Games Therapists Play
How Punitive Diagnoses Allow the Fracture of Patient, Civil, and Human Rights -- with Impunity
Games Therapists Play is about one person's nightmare with psychotherapy and medication. It is based on her experiences after being raped by her neighbor, and includes comments by experts on rape and abuse by therapists. She focuses on medication side effects, the fracture of patient rights and the use of punitive mental health diagnoses. Her account makes the case that changes need to be made in the way professional psychotherapy licensing boards function.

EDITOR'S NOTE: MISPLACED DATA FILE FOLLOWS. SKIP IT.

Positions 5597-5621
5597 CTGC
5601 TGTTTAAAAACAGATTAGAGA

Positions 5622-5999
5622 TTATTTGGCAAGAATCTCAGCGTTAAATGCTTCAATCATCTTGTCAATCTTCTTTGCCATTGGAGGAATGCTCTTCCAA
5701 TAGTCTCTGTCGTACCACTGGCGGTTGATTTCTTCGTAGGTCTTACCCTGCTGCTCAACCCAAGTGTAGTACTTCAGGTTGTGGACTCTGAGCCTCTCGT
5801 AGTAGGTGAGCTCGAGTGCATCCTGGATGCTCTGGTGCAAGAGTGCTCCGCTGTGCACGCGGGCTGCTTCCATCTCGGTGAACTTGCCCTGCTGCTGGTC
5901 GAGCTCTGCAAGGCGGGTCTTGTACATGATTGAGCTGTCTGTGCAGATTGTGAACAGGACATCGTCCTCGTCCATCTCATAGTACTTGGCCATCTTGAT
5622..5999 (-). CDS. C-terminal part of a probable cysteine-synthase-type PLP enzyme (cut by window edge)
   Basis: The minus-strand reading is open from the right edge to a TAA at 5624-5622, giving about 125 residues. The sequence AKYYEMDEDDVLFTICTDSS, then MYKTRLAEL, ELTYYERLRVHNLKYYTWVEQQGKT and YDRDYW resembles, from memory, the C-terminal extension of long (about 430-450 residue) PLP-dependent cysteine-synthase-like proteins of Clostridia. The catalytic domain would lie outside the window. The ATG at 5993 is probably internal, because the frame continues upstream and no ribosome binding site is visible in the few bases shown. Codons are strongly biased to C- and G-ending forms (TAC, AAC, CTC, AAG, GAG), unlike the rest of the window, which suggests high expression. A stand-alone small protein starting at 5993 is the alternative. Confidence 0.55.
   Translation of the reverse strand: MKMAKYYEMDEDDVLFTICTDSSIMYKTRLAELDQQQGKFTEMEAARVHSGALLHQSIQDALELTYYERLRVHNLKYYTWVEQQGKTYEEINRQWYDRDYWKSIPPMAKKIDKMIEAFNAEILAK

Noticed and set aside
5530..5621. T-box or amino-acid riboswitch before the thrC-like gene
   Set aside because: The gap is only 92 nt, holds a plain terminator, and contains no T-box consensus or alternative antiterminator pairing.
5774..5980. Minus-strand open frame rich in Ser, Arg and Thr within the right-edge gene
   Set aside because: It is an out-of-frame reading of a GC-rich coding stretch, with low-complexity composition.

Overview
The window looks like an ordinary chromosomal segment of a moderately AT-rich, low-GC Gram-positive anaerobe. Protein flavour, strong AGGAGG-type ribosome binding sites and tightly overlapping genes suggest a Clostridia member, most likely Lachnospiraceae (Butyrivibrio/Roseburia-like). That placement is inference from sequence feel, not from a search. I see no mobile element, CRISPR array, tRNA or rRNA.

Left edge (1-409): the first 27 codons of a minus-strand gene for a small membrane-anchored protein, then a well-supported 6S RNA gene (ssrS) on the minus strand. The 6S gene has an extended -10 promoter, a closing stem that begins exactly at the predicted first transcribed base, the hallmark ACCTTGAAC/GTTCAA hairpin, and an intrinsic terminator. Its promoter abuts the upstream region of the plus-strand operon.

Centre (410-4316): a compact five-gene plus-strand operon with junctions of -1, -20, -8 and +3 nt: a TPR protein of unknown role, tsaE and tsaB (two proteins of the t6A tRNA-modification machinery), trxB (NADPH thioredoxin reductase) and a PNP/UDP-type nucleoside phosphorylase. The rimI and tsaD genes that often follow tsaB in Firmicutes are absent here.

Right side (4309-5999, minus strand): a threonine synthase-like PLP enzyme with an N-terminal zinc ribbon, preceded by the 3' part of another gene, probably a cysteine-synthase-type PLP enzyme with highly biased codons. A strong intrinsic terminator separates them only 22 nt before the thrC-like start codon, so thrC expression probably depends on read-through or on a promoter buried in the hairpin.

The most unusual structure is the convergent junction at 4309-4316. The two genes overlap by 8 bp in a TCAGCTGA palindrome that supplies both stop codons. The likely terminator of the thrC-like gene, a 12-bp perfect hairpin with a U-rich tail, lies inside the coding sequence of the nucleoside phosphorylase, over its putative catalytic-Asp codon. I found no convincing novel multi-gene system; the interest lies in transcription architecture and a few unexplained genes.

For the past thirty-five years, the self-help industry has asserted that therapists of all backgrounds can work miracles for people suffering from all kinds of mental illnesses and stresses from difficult situations. Their claims are often fantastic: an acrophobic, who after treatment, could work on the forty-fifth floor of a skyscraper: out of control children who develop responsible attitudes, marriages that are saved and depressions that are cured. The truth can be much different. Interestingly, The World Health Organization reports that the suicide of rate of therapists is among the highest of all professionals.
About the Author
Janet Saugstad has a B.S. in journalism, and worked for several medium sized newspapers in Maryland. She is a member of the Minneapolis Screenwriter's Workshop, Minnesota Association of Christian Songwriters, National Association of Women Writers, and the American Legion. She also speaks Spanish and some Japanese.